The Bikin' Fools


Day Two

Glenwood to Wolcott


We slept restfully through the night. Occasionally we would awaken to gaze sleepily out of the window at the passing Utah landscape, only shades of desert colors and shapes of distant mountains. Sometimes the train would stop in the middle of nowhere and wait. A freight train would rumble by then we would start again. In the morning we awoke and stared for a long time out of the window. Eventually we got up and wandered to the dining car. Elliot welcomed us to the new day and fed us. After breakfast we settled into several more hours of life on the train.


It was interesting to travel with a variety of people. At each stop people would get off the train. They would stretch, take short walks and breath fresh, non conditioned air. The temperature in the train was constant. It was comfortable. Stepping off the train seemed either hot or cold. We were scheduled to arrive around noon but the train was now over three hours late. We would have time for another meal with Elliot. This time it would be a perfect serve, no mistakes, no errors, no subs. The train stopped at Grand Junction. We were only a couple of hours from Glenwood Springs. A historian boarded and gave a talk on the way to Glenwood. She pointed out historical features, mostly stories of the white man destroying the Indians or the land. She pointed out a coal mine that had caught fire fifty years ago and was still burning.

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Matt waves goodbye to the adventurers

Finally we arrived in Glenwood Springs in the mid-afternoon. We said goodbye to Matt and claimed the bikes. It would take us about an hour to put the bikes together and attach the camping gear. The anticipation was high. We had done nothing physical for two days and were eager to get going. This was the beginning.

We had no map and no real idea of how we were going to get through Glenwood Canyon, though I figured the old highway 6 would serve us. The new Interstate 70 is an engineering marvel. Conservationists encouraged the designers to not damage the fragile canyon environment when they constructed the new freeway. They did a notable job of placing the highway on piers and tunneling. The canyon remains untouched. We took the first few turns of the pedals and slowly made our way out of town. We passed by the famous Hot Springs Spa and Hotel. We discovered a bike lane along the highway. Now rolling with some energy, we pedaled for a couple of miles before the road entered the canyon. . Suddenly and to our delight we found a bike trail that paralleled the river. It left the highway and took its own route along the swollen Colorado River.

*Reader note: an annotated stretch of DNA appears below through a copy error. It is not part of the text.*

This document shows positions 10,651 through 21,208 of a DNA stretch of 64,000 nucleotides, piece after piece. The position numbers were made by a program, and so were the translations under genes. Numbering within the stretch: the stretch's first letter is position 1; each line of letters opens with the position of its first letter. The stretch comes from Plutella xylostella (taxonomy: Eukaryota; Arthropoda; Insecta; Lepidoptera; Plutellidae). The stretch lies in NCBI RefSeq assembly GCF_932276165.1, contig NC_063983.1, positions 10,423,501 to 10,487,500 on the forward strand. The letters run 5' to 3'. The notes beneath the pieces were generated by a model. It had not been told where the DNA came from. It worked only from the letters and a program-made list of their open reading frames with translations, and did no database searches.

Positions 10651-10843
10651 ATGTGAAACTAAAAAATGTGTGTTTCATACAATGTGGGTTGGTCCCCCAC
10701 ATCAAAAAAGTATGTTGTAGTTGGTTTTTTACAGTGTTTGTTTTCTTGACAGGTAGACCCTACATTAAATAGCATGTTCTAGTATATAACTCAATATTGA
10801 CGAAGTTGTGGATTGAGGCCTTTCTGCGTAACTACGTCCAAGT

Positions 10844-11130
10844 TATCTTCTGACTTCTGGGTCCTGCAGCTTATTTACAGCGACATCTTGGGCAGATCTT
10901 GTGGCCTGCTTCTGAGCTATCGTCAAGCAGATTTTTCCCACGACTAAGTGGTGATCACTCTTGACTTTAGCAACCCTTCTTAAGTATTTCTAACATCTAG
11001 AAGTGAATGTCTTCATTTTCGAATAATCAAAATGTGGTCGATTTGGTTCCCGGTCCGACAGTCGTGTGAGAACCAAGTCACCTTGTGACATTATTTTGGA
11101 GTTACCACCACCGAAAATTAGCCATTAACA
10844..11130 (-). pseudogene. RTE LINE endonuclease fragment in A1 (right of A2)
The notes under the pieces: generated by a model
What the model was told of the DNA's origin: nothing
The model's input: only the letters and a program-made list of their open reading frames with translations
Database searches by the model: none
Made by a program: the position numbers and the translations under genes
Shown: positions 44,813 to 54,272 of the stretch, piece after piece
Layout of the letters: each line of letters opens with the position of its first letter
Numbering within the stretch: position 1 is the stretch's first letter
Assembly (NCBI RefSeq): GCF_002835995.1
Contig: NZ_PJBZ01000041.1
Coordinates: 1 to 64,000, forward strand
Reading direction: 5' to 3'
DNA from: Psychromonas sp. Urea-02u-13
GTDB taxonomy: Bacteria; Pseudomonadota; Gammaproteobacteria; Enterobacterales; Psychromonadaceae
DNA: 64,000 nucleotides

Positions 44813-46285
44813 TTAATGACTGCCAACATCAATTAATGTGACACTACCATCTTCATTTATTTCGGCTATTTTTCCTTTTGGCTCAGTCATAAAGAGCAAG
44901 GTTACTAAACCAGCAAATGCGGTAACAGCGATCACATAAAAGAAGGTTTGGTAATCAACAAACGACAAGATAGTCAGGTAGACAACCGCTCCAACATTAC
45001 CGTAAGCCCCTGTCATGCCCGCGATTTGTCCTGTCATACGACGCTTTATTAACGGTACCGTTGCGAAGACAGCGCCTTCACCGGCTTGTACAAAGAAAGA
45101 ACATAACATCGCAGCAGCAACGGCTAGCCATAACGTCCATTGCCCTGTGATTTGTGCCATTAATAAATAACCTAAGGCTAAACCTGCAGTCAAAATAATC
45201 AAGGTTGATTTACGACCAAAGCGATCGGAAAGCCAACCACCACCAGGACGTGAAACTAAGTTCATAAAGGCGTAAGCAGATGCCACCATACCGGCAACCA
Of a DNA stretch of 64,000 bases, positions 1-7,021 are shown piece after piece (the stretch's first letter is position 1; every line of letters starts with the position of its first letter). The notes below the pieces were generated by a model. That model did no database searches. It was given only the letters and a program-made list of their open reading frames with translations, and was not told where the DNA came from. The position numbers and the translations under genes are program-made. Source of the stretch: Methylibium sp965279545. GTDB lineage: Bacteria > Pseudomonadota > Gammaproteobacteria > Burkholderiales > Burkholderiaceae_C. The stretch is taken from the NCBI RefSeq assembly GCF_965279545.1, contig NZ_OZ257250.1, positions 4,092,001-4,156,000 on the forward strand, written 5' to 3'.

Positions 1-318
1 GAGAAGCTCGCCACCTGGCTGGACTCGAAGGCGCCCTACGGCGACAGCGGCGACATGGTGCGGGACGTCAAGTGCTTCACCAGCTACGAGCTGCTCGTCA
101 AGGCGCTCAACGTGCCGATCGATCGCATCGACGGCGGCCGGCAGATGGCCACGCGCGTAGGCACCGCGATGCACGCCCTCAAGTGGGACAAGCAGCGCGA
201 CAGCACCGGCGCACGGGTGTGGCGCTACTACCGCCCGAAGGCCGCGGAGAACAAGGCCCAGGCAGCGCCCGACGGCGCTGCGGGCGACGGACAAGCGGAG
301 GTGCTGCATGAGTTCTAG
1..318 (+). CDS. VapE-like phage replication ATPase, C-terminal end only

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Stopping by the Colorado River on the bike path

We stopped at the picnic area and paused to wallow in our glory and happiness. We didn’t get kicked off the train, the bikes were working fine and we were touring in fantastically beautiful countryside. It was late in the afternoon but we were approaching the summer solstice and had several hours of daylight left. We pedaled along the river and next to I-70. The bike lane was generous and well maintained. Several times we simply had to stop and gaze at the eye-stopping scenery.

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Bike touring heaven in Colorado

We were especially fired up. The adrenaline served to propel us at a reasonable rate. We shredded the canyon (about 17 miles) and began to realize that we could probably make it to Eagle a total of thirty miles. We continued to roll with ease. The bikes were working perfectly and our loads, though heavy didn’t impede our desire to make miles. We pulled into Eagle as the sun was nearing the horizon. We were now hungry and decided to celebrate our good beginning with dinner at a Mexican restaurant. It was delightful. It provided us with tons of carbos and a chance to consider what we would do for the night. We asked a few people about camping. Someone mentioned there was a campground near Wolcott. The sun had set yet the afterglow of the evening provided enough light to continue. Within ten miles we came upon the campground. It was a primitive type with fire rings and picnic tables. We quickly set our tents and got our bedding out. After shuffling things about we settled in for the evening. To our surprise it began to rain. It rained on and off for most of the night never enough to be a problem. Our new tents shed the rain and allowed us to sleep peacefully with the pitter-patter softly watering our dreams.

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First night's camp